Archive for Paul Steinhardt

Post-Planck Cosmology: Day 3

Posted in The Universe and Stuff with tags , , , , on October 11, 2017 by telescoper

Before carrying on with my daily updates from this meeting on Post-Planck Cosmology I’ll just remark that this is a great venue: it has all the facilities necessary to keep a group of cosmologists happy…


At the tea break this morning I managed to find a shot that included all four of the statues in the main quadrangle too:

This morning kicked off with Roy Maartens discussing the cosmological potential of the Square Kilometre Array and other future galaxy surveys, one of his main points being the benefit of using multiple tracers to beat down some of the problems with single surveys.  The first phase of this project, SKA1,  will deliver 10 million redshifts with z<0.6. With SKA2 that will go up to 1 billion galaxies out to z<2, but many things can be done without redshifts using intensity mapping. SKA1 is some way off, but the precursor `Meerkat' consisting of 64 × 13.5 metre dishes will be hopefully starting next year in South Africa.

We then had a series of talks about reionization and the formation of the first stars, an epoch usually referred to as `Cosmic Dawn' or `First Light', taking us into lunch.

In the afternoon we had talks loosely grouped around the theme of `classical cosmology' – using geometric or other probes to study the expansion history of the Universe. This session included a talk by Chris Messenger of the LIGO collaboration about the beginnings of gravitational wave cosmology, though as the current generation of detectors is only sensitive to relatively nearby sources for the time being the main effort will be devoted to distance scale measurements, attempting to measure the Hubble constant directly without the need for the traditional distance ladder.

The last part of the day was devoted to a panel discussion, chaired by Francois Bouchet that was interesting and wide-ranging but largely motivated by responses to Paul Steinhardt's talk last night.

Now, no conference dinner to tear me away tonight – but I do have to finish my talk, which is at 9am tomorrow – so that will have to do for now. Toodle-pip!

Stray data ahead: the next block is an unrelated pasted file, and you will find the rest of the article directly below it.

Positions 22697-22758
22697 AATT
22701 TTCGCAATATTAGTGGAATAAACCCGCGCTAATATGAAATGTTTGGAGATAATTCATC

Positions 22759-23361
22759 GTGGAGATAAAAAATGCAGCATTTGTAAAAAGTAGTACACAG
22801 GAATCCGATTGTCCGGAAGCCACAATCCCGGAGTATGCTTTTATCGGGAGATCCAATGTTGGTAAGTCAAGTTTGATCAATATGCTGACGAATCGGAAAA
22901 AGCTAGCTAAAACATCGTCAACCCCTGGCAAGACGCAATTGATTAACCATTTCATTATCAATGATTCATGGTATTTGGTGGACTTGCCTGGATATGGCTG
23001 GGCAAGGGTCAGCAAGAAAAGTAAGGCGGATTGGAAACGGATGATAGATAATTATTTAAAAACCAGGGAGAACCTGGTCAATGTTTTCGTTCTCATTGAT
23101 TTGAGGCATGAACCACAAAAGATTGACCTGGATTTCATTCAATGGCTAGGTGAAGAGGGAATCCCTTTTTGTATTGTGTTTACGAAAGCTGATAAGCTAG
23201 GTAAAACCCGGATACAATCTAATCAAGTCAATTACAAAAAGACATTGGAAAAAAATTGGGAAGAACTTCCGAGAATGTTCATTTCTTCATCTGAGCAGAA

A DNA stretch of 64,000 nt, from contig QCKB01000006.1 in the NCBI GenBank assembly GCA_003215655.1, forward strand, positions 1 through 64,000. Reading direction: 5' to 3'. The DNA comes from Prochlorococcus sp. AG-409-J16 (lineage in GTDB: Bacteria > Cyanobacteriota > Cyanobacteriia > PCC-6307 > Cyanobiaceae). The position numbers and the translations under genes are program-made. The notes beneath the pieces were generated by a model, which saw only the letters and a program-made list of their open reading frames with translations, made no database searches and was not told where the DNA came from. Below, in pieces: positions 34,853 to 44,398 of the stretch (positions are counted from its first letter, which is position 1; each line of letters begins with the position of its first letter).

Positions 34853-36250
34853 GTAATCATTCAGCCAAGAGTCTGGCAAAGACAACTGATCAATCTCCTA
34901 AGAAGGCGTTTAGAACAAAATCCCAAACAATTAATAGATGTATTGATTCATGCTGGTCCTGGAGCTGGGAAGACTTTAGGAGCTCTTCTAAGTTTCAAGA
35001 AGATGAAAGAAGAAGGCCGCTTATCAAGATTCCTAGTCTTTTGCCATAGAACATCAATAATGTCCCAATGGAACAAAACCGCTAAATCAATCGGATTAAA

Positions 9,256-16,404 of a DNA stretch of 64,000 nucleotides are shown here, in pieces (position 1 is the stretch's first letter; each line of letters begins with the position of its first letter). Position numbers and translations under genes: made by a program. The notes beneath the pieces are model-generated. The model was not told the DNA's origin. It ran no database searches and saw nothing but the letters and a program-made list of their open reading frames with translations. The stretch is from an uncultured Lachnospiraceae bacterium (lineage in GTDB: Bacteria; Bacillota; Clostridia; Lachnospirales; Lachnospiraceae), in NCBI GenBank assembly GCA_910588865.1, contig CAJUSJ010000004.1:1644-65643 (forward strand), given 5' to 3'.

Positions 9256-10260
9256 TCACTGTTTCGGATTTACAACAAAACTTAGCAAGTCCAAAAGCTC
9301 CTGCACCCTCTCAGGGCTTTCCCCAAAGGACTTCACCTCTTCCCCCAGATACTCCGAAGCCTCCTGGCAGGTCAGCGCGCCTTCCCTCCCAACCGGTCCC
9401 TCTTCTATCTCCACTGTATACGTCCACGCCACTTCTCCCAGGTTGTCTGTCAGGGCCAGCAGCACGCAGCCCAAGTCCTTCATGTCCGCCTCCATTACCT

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Post-Planck Cosmology: Day 2

Posted in The Universe and Stuff with tags , , on October 10, 2017 by telescoper

Just finished the last session of the day and it’s only half an hour before the conference dinner begins, so I’ll just do a brief summary.

The weather in Pune continues to be `interesting’:

It’s pouring down at the moment, in fact. The session I chaired started late because we had to postpone the conference photograph because of inclement weather.

Anyway, this morning’s talks were primarily about the difficulties of measuring B-mode polarization in the cosmic microwave background. Carlo Baccigalupi gave a perspective on foregrounds from Planck and Zeeshan Ahmed updated us on Keck/BICEP progress. There are no new results from the latter – we’ll have to wait for data from the extra 220 GHz channel – but Zeeshan also spoke about a proposal for the next generation ground-based experiment, glamorously named CMB-S4 – details of which can be found here.

The afternoon was largely devoted to early universe physics, including inflation. We’re only two days in to the conference but already several speakers have showed this plot (from here), which shows the extent to which current cosmological data disfavours various inflationary models:

Some are disfavoured, but clearly there are still lots of viable models! Too many!

For the final session of the day we were joined by Paul Steinhardt via Skype from the USA. He gave a very cogent and stimulating talk arguing that the prevailing paradigm (i.e. inflation) was about to be overturned. I don’t have time to do a full summary of his contribution, but you can check out a previous post about some of the issues he raised, and here’s a picture of the last slide of his presentation:

Anyway, that will have to do. The conference dinner beckons.

Inflationary Perturbation

Posted in The Universe and Stuff with tags , , , , , , on May 11, 2017 by telescoper

I thought I’d just draw the collective attention of my vast readership (Sid and Doris Bonkers) to a bit of a row that has broken out between two groups of cosmologists concerning the theory of cosmic inflation.